Rosario existing flooding condition

Apocalyptic storms unleash havoc upon low-lying regions and river cities like Buenos Aires and Rosario, transforming them into inundated flood zones. Feeble defenses are no match for the torrents of water that inundate streets within mere minutes. As rivers burst their banks, entire neighborhoods are swallowed by the deluge, leaving destruction in their wake. Despite efforts to fortify defenses and issue warnings, the specter of flooding casts a dark and ominous shadow over these vulnerable cities, perpetuating the imminent danger and uncertainty that looms large.

Rosario under extreme flooding scenario

With its higher elevation, Rosario might endure the disaster, yet it confronts a new ordeal: accommodating a massive influx of refugees from populous cities like Buenos Aires, boasting a population of 13,076,300, and surrounding areas like Santa Fe de la Vera Cruz, home to 489,505 residents. While Rosario may evade the brunt of the flooding, it must grapple with the strain on resources and infrastructure while providing assistance to those in need. This situation tests the city’s resilience and compassion amidst adversity, requiring strategic management to navigate the challenges ahead.

Rosario and Santa Fe region in 2050
Inundated floodplain scenario

A Multi-Scale Approach: Rethinking Urban Planning

Understanding Rosario’s vulnerability is just the first step. We wanted to go beyond simply identifying risks and re-evaluate the tools used for urban planning in the face of this new climatic reality. Therefore, we evaluated different scales, finally questioning urban planning tools at each level:

  1. Regional Scale: Unfragmented Planning? Historically, cities have been planned in isolation. Can we move towards a more unified regional vision, strategically densifying areas less prone to flooding while considering potential migration patterns?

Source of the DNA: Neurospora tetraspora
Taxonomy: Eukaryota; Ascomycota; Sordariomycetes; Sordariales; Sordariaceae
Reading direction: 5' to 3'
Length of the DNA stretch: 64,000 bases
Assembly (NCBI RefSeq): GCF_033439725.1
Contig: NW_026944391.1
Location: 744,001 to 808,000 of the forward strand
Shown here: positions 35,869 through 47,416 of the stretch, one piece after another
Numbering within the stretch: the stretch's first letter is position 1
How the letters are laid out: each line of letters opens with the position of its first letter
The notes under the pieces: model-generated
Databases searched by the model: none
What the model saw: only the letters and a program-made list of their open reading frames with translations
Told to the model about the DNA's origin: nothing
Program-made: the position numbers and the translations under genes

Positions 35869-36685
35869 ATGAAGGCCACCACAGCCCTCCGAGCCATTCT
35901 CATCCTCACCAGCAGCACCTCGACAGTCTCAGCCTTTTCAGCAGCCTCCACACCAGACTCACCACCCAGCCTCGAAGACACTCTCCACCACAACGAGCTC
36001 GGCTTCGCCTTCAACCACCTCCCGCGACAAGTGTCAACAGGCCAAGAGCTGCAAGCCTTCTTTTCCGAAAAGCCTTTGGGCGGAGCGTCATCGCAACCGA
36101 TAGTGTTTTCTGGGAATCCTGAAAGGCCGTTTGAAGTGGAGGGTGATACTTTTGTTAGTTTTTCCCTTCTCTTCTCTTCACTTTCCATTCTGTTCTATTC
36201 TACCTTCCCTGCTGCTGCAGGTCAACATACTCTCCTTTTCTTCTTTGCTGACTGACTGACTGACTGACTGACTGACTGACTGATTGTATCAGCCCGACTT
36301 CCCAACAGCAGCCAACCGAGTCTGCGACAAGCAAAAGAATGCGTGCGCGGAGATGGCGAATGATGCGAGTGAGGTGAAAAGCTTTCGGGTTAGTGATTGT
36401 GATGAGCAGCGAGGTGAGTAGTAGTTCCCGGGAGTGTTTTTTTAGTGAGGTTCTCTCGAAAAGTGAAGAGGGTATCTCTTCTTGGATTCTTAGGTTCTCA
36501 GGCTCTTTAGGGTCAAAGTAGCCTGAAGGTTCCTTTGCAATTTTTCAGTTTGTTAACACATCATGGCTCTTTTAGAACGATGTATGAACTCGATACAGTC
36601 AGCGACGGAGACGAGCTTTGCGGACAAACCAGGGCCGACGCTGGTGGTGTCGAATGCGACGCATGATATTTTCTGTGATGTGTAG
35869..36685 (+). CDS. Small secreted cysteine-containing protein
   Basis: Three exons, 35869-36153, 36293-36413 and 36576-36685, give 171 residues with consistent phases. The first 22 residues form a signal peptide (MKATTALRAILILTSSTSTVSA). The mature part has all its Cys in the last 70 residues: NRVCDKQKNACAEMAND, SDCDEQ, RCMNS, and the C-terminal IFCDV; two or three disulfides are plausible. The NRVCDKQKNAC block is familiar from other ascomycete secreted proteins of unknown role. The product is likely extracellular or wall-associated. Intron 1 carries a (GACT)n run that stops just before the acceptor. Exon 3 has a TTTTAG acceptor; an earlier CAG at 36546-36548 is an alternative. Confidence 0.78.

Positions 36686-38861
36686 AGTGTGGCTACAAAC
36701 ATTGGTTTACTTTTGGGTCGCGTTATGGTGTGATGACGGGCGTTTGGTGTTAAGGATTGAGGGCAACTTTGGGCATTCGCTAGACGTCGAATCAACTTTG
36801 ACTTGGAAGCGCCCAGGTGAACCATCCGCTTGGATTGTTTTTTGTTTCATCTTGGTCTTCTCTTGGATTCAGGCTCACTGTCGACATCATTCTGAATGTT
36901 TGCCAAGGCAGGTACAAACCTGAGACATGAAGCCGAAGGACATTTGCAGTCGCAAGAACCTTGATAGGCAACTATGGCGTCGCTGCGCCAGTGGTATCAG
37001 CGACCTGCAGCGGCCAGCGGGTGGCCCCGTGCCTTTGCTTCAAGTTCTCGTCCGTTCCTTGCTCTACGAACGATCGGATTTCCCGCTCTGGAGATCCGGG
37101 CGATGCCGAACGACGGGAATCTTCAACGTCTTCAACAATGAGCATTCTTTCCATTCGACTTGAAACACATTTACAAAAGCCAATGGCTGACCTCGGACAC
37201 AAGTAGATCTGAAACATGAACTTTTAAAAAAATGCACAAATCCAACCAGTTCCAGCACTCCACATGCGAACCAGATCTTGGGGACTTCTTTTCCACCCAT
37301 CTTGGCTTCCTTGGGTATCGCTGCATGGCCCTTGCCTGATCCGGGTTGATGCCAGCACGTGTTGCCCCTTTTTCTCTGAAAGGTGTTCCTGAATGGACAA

2. City Scale: Strategic Public Space? While parks are essential, are we prioritizing aesthetics over functionality? Should we be designing multi-functional public spaces that can double as shelters on high ground during extreme weather events?
  3. Neighborhood Scale: De-Centralized Grids? Our current reliance on centralized infrastructure creates vulnerabilities. Can we explore de-centralized models with neighborhoods equipped with localized resources and emergency preparedness plans?
  4. Street Scale: Nature Collaborations? Traditional, impermeable streets exacerbate flooding. Can we transition to permeable pavements and embrace “sponge city” solutions that mimic natural water management systems?
  5. Building Scale: Homes for All? Unequal building codes disproportionately affect low-income communities. Can we advocate for affordable, resilient building materials accessible to all, alongside flexible codes that empower flood-resistant construction?

By posing these questions, we hope to ignite a vital conversation. The future of our cities depends on our ability to adapt urban planning to a more volatile climate. Let this be the beginning of a collaborative effort to create resilient, thriving urban centers in a changing world.

In conclusion, Rosario, with its higher elevation, may survive the disaster, but faces the significant challenge of accommodating a mass influx of refugees from heavily populated areas like Buenos Aires and surrounding regions. While it may escape the worst of the flooding, managing the strain on resources and infrastructure while extending aid to those seeking refuge is crucial. This situation tests the city’s resilience and compassion in the face of adversity. Moving forward, it’s essential to discuss and plan for long-term solutions to address the ongoing challenges posed by extreme weather events and their aftermath. Open for further discussion on strategies for resilience-building, infrastructure development, and humanitarian assistance in the wake of disasters.

The story of Rosario is a stark reminder that climate change demands action at every level. From regional planning that considers migration patterns to the design of individual streets, a holistic approach is essential. Our project doesn’t offer a rigid set of proposals, but rather serves as a conversation starter. We hope to ignite a dialogue about the future of urban planning in a world shaped by extreme weather events. By collaboratively re-envisioning our cities at every scale, we can ensure they remain not just functional, but vibrant and resilient in the face of a changing climate.


  1. UN Office for Disaster Risk Reduction (UNDRR): Special Report on Urbanization and Disaster Risk in Latin America